Country, county or club, when a successful team of any period comes to be specified as their best-ever, debates break out and go on through the night without a conclusion being ever arrived at. But that has hardly ever discouraged attempts at comparative critical appreciation, the latest example of which is the description of the current Indian Test combination as the finest we have seen. Past masters, not all of them necessarily Indian, have accorded Virat Kohli and his boys the honour, based upon their track record, inclusive of two successive series triumphs in Australia.
It is a never-before achievement, the second one more memorable as it was a very depleted India which pulled it off against a home team which, affronted the first time around, pulled out all the stops. We had drawn serialised contests in Australia previously but what the curent lot distinguished themselves by went a long way farther. And when India go up against New Zealand in the World Test Championship final, they will certainly not be looked upon as getting above themselves should they win. Truth to tell, anything short of a victory in the one-off match will be deemed a disappointment of gigantic proportions. To say this is not to imply, somewhat slyly, that we must not forget how New Zealand won a WTC home series against India, any more than it is anybody’s case that the subsequent full series in England could be yet another banana skin, not least because Blighty griped about quite a lot of things when losing the Test series here recently.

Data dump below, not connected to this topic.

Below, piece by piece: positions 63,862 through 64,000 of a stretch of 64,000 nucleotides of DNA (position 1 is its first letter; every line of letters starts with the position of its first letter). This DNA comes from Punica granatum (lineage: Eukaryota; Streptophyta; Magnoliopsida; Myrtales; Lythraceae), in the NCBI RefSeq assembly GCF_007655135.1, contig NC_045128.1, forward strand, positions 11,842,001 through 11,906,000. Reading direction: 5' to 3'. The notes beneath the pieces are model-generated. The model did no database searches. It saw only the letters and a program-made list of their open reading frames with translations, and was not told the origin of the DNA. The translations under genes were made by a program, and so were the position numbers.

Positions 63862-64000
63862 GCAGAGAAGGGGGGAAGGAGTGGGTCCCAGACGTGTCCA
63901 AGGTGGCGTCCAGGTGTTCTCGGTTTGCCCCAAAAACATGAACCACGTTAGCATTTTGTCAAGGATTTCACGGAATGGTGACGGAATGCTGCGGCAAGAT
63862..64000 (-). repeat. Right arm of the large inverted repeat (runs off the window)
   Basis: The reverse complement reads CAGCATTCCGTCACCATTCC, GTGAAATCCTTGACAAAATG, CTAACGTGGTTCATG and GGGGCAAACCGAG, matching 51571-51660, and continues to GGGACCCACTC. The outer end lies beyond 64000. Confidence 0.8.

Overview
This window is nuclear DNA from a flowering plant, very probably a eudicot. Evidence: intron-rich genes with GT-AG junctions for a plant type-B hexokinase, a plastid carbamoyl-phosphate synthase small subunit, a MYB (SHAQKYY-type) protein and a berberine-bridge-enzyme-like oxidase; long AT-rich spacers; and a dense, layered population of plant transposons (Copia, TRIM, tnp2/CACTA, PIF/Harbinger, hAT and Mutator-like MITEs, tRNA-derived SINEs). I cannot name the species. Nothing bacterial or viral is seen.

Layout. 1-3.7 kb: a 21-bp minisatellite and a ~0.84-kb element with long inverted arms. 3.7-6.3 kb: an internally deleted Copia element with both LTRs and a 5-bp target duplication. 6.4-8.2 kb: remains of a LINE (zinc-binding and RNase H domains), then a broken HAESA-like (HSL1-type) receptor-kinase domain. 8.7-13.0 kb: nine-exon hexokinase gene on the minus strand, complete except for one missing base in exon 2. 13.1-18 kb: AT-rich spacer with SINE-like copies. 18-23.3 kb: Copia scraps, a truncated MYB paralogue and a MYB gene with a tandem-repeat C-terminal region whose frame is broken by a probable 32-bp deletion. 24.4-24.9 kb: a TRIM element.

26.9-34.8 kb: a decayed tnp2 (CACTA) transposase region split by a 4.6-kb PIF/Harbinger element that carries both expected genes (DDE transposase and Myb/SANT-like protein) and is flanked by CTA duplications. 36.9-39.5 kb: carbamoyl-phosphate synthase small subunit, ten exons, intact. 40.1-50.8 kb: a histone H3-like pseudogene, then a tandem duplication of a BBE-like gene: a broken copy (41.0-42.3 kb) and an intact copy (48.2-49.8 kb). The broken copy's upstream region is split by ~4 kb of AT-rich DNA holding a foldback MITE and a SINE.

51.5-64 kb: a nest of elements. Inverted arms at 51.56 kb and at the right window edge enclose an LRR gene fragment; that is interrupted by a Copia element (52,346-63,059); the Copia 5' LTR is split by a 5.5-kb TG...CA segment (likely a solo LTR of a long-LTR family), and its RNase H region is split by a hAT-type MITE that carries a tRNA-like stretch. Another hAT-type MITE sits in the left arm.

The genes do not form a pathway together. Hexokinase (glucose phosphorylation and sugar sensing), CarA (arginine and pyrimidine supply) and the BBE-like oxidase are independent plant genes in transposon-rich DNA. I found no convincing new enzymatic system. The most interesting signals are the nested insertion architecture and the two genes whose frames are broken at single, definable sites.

The fact that India are nowadays widely expected to win on the road is a giant step ahead, but without there being any question of the 1971 double ~ in the West Indies and England ~ under Ajit Wadekar coming to be forgotten about. The fact of the matter is that Indian cricket has evolved down the decades to reach a point where the team is now the world’s pre-eminent exponent of the art and science of the game, each preceding generation of cricketers having done its bit in the continuous process of the development that has underpinned a collective ambition to supersede, some day, the forces that have left us humbled often in days gone by. Today’s swashbuckling opener owes a lot to Sunil Gavaskar’s technical finesse: he gave us the confidence to stand up to firebreathing fast bowlers.
And today’s crop of fast bowlers might never even have emerged if Kapil Dev had not ignited the aggressive instinct in us as he steamed in, the smoothness of his action still a lesson for his successors to take.
Ravichandran Ashwin was recently quoted as saying that he had gone through last year’s lockdown watching videos of India’s famous spin quartet, picking up things that were to prove invaluable. We may know more than the past but it is the past that we know.